Aberystwyth's surfers ride against the tide of development

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Surfing in Wales was never a soft option. The hardy Welsh breed of surfer has always had to contend with chilly waters, pollution, fog and rain, occasional misguided sharks, and a dearth of palm trees and sultry breezes.

Surfing in Wales was never a soft option. The hardy Welsh breed of surfer has always had to contend with chilly waters, pollution, fog and rain, occasional misguided sharks, and a dearth of palm trees and sultry breezes.

Now they have to tangle with giant underwater JCBs re-landscaping their favourite break. A developer's plans to dredge out the harbour at Aberystwyth, and expand the marina, dumping the sludge on top of the reef, has run into stiff opposition from the University of Wales Aberystwyth surf club.

The men in baggy shorts (and extremely thick wetsuits) have become guardians of the environment and are fighting sailors, developers, and Aberystwyth Council over the future of their reef.

The classic surf break the world over is a delicately poised ecosystem, involving the collaboration of long-distance swells, precise underwater contours, and men (and women) on boards riding the waves. In Aberystwyth, the "Harbour-Trap" reef, near the entrance to the marina, is seen by surfers as indispensable to their quest for, if not the perfect wave, one of the best that Britain has to offer. But it is also seen by developers as a convenient place to park all the unwanted material from the harbour mouth. Resculpted by tons of waste matter, the reef may no longer generate as many well-shaped waves.

The irony is that the initial dredging operation that created the marina actually enhanced surfing in Aberystwyth harbour in the first place. But surfers are anxious not to lose what they have gained.

According to James Corder, a second-year history student at Aberystwyth, member of the surfing club, and author of an online petition against the development (www.petitiononline.com/abersurf): "In the quest to save money they [the developers] are going to destroy our beloved break and harm marine life. So with the wish to get larger boats into the marina and make a quick buck, the local environment must suffer."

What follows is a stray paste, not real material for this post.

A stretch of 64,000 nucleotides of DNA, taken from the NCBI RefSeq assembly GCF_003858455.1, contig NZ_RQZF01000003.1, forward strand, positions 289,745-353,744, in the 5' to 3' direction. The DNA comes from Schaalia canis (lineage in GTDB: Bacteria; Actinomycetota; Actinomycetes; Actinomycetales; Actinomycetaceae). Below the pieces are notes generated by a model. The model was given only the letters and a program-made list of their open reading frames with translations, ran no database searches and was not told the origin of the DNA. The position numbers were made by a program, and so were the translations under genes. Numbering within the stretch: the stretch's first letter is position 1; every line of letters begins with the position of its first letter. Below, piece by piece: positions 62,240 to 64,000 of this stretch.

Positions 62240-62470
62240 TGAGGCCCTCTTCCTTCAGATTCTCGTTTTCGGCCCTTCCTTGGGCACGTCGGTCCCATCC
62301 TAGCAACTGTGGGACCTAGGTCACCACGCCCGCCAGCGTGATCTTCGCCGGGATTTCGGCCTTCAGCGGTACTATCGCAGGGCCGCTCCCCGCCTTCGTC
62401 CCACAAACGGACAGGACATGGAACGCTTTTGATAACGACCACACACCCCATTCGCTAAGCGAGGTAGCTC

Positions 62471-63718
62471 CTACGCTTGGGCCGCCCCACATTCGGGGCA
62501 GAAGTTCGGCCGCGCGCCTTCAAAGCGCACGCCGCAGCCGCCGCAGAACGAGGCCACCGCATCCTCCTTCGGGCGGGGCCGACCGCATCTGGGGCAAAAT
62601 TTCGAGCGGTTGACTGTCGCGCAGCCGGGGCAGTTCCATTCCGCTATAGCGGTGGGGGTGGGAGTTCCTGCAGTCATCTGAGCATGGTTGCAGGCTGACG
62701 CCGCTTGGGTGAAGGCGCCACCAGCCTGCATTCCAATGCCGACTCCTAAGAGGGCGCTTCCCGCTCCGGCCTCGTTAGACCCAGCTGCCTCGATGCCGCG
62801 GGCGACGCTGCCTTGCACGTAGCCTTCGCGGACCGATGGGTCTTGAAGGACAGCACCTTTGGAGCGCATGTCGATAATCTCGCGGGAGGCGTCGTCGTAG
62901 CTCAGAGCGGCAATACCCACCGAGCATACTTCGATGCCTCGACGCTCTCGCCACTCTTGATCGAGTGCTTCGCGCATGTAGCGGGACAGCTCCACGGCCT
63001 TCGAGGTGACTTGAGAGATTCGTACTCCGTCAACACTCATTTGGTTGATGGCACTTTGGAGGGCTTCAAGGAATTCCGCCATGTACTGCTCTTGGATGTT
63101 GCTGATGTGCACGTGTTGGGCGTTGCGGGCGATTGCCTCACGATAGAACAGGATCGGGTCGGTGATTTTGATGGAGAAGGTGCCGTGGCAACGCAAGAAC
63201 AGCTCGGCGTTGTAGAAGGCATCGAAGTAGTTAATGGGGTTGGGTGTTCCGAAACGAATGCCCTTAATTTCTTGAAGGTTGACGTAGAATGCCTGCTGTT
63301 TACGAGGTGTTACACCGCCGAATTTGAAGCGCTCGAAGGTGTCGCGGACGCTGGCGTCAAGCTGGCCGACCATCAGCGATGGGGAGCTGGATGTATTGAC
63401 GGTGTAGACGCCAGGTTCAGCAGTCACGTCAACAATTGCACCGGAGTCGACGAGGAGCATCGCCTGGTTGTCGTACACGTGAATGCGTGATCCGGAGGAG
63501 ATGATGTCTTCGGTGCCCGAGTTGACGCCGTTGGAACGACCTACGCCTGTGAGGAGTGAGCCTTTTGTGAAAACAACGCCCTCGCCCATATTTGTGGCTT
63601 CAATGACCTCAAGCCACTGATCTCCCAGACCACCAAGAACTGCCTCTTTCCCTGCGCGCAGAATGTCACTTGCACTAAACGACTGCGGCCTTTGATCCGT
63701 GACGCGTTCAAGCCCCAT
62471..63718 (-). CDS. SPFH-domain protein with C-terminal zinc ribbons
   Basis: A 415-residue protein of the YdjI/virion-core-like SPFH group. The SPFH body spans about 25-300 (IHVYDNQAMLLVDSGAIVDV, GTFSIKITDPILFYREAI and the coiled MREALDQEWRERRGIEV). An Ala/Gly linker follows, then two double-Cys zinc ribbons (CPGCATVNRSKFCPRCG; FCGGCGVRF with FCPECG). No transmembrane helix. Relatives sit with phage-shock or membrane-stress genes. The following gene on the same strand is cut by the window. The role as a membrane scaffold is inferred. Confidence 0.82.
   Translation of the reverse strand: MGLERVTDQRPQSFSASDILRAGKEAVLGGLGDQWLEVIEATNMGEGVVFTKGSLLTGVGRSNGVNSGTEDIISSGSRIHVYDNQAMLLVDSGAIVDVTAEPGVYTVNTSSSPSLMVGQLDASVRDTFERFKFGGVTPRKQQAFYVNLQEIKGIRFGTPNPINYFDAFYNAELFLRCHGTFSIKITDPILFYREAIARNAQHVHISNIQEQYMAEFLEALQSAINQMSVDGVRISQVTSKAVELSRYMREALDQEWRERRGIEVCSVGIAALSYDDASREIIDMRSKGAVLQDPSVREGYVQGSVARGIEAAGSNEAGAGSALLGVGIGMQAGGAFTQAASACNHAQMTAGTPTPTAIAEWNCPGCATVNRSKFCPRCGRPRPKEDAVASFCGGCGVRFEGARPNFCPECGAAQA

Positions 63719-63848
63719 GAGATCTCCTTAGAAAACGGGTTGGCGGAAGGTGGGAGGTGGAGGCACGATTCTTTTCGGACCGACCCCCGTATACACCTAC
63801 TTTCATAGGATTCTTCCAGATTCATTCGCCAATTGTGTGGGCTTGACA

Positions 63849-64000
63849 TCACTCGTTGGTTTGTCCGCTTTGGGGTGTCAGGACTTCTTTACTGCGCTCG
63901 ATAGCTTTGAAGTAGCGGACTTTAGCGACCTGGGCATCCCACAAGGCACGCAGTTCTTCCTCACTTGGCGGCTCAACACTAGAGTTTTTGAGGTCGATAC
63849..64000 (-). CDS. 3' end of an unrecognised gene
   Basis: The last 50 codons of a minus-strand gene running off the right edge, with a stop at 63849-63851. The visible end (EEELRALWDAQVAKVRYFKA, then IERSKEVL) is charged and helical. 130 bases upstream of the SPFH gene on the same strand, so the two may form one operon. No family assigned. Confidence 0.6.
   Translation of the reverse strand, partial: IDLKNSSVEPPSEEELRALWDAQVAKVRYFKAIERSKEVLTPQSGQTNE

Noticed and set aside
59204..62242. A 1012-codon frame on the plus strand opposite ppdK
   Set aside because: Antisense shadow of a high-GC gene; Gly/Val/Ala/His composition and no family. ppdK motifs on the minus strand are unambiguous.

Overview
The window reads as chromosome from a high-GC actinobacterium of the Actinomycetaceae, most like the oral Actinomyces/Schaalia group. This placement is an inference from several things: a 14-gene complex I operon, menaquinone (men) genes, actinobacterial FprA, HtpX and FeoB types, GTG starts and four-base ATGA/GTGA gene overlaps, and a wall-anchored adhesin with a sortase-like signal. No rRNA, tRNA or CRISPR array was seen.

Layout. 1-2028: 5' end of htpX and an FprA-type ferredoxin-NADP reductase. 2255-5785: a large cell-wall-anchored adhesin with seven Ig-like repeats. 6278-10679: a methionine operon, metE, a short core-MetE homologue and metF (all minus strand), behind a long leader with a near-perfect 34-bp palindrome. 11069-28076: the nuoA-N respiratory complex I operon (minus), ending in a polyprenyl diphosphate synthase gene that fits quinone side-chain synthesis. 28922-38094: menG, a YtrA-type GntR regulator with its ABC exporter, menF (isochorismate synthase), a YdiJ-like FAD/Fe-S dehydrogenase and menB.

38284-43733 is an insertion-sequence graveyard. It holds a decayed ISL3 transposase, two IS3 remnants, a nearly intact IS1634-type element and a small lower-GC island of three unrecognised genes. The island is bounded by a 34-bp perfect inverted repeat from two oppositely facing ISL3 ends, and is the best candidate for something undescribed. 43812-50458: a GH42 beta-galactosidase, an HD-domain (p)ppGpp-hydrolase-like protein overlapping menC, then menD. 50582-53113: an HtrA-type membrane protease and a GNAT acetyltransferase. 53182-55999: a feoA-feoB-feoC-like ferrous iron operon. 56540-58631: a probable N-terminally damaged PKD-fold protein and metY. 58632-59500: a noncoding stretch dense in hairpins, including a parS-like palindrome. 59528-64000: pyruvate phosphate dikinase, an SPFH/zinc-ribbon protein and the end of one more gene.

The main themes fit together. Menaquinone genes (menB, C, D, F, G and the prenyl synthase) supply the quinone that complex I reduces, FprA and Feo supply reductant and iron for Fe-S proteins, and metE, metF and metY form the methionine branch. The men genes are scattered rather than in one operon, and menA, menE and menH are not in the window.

The surfers are not dead set against an expansion of the marina, which opened six years ago, but they argue that the developers should make use of a landfill site for the sludge. They point out that for most of the past century, the harbour was used for shipping the end-product from the local lead mines and that the seabed is polluted with heavy metals and other contaminants. Removing all this toxic matter and depositing it on the reef would probably be detrimental to dolphins, birds, and other marine life – not just surfers. Unfortunately, it is cheaper to shift a lot of gunge from one part of the seabed to another rather than hauling it all out and trucking it away.

The marina operator, IMP Developments, is planning to almost double the number of berths in the harbour, from 105 to 185, "to make it [the marina] more viable and to increase the benefits for shops, restaurants and other local businesses." On its side, IMP is already complaining about the level of costs imposed by environmental factors. Although the dredging operation itself is estimated to cost only £10,000, IMP has been asked to stump up another £68,000 for "consultation and research" before they can even set shovel on sludge.

The Countryside Council for Wales, the Environment Agency and Defra have put in an estimate for that amount after initial environmental objections were raised to the dredging proposal. IMP director Prys Edwards argues the additional costs are out of all proportion to the scale of the operation. "They appear to be so excessive we cannot afford to carry out the advance consultation and research. How can a very small marina ever afford such costs, for such a small dredging operation?" Edwards says that marina could be threatened with closure if costs rise too much.

Aberystwyth Council has not yet given final approval to the project. One councillor, Peredur Eklund, expressed a degree of scepticism about the economic advantages of the marina, much trumpeted by the operators. "There are strong feelings about this in Aberystwyth," he said. 'We need to ask the scrutiny committee how many jobs have actually been created by the marina development.' The council agreed to come up with a further report providing updated statistics on the effect of the harbour upon the local economy.

The SAS (Surfers Against Sewage) environmental group is planning to take up the campaign and is set to drop in on Aberystwyth with the 1998 world surfing champion.

But local surfers, having been testing water quality at close quarters and being bounced around on the reef, feel that they have already done enough in the way of basic research.

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